Young plant's natural defenses amount to more than just its seed
For a young plant, growing up may not be quite as risky as scientists once believed. According to Rockefeller University research, newborn plants have a second chance to hold off on growth after breaking through their seed coats. This developmental arrest, or checkpoint, offers protection against the possibility that a plant accidentally sprouts or

Bupropion may help schizophrenic patients quit smoking
Smokers diagnosed with schizophrenia had higher smoking cessation rates when treated with bupropion than with a placebo, according to a study led by Dr. Tony George at Yale University. Bupropion is a medication used to help people quit smoking and to treat depression.

Prehistoric tusks point to earliest fossil evidence of differences between sexes
The large tusks of an animal that roamed Earth before the dinosaurs may provide the earliest evidence yet of male-female distinctions in land animals that existed millions of years ago, say U of T scientists.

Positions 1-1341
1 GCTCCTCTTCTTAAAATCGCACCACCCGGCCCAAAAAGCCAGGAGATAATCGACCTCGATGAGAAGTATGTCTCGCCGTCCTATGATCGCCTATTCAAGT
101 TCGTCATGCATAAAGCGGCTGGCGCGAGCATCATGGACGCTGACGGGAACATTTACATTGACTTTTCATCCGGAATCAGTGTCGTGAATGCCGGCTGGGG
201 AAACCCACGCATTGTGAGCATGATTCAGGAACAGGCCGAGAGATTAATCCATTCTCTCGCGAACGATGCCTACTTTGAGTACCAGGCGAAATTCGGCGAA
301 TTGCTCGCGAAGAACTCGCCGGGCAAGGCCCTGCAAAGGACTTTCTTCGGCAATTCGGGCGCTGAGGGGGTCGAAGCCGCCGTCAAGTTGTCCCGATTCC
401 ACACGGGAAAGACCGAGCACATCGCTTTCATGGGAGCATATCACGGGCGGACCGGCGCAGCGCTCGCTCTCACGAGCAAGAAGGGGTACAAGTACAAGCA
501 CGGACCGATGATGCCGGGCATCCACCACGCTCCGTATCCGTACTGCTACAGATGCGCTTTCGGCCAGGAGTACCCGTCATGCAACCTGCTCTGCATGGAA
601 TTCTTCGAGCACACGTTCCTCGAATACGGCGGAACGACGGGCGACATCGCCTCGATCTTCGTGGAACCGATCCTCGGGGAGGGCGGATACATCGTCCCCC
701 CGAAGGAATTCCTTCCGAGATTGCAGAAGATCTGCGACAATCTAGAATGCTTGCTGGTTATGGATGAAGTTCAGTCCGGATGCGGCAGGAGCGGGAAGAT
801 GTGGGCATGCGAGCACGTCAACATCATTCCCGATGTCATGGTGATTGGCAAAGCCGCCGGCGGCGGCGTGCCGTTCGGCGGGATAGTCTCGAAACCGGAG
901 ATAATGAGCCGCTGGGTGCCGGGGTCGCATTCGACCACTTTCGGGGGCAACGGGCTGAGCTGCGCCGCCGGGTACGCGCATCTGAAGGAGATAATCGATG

Study employs backyard scientists to document global warming impact
The flora and fauna are sending signals about the impact of global warming - a message that is being heard in backyards around the world. A study in the Jan. 2 edition of Nature synthesized data from 143 scientific papers to examine whether a signal, or

Chromosome assessment could predict increased risk of death from age-related disease
US authors of a research letter in this week's issue of The Lancet highlight how the measurement of the ends of chromosomes in older people could give an indication of their relative risks of dying from age-related diseases. is a participant in the Amazon Services LLC Associates Program, an affiliate advertising program designed to provide a means for sites to earn advertising fees by advertising and linking to